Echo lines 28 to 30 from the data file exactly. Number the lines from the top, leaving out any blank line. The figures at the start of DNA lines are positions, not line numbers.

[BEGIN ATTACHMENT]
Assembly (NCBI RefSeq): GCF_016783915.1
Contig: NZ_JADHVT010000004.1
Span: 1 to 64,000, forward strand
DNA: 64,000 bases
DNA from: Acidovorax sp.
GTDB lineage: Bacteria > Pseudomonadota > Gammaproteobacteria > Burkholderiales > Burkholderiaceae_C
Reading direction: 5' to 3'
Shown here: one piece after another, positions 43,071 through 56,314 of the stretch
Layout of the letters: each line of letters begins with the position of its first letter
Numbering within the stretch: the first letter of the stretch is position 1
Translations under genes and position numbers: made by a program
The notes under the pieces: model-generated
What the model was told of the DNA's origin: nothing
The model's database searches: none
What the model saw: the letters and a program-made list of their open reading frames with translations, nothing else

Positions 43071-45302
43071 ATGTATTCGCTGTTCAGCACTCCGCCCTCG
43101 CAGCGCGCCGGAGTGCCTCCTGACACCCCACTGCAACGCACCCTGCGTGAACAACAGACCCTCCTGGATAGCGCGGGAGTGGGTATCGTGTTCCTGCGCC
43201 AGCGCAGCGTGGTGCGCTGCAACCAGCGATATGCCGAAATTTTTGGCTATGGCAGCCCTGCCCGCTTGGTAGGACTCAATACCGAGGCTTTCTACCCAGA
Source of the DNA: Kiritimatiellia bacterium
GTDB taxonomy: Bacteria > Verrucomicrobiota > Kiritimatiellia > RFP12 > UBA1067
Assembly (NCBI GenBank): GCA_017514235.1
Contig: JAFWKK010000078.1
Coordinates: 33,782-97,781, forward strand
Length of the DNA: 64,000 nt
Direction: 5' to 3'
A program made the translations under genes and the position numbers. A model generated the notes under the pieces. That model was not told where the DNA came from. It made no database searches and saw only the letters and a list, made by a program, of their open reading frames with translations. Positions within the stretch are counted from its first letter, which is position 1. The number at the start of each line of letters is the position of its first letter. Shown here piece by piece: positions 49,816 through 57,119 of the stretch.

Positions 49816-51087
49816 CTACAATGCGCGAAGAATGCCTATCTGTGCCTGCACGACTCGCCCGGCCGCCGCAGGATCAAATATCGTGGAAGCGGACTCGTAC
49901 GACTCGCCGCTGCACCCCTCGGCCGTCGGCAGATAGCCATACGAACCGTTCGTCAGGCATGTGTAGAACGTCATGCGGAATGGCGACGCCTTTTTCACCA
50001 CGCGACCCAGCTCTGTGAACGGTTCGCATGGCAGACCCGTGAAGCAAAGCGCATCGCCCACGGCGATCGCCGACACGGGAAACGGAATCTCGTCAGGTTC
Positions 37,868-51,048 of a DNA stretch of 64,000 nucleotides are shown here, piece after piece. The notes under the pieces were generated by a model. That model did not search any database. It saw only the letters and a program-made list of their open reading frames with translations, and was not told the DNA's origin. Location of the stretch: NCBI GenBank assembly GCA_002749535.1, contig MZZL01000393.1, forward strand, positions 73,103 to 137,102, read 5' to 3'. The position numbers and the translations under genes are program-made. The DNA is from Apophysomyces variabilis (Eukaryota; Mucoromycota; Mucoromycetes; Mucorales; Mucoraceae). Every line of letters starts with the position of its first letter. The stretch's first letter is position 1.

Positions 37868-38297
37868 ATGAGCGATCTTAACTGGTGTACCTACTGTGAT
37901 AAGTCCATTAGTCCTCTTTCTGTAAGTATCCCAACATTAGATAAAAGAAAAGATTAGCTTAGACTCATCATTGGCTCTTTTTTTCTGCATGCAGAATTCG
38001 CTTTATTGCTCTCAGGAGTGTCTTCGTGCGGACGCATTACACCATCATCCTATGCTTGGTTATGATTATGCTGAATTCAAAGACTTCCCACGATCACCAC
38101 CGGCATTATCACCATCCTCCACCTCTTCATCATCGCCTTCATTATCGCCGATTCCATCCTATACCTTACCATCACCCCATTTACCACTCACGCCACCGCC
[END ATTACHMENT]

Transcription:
Positions 49816-51087
49816 CTACAATGCGCGAAGAATGCCTATCTGTGCCTGCACGACTCGCCCGGCCGCCGCAGGATCAAATATCGTGGAAGCGGACTCGTAC
49901 GACTCGCCGCTGCACCCCTCGGCCGTCGGCAGATAGCCATACGAACCGTTCGTCAGGCATGTGTAGAACGTCATGCGGAATGGCGACGCCTTTTTCACCA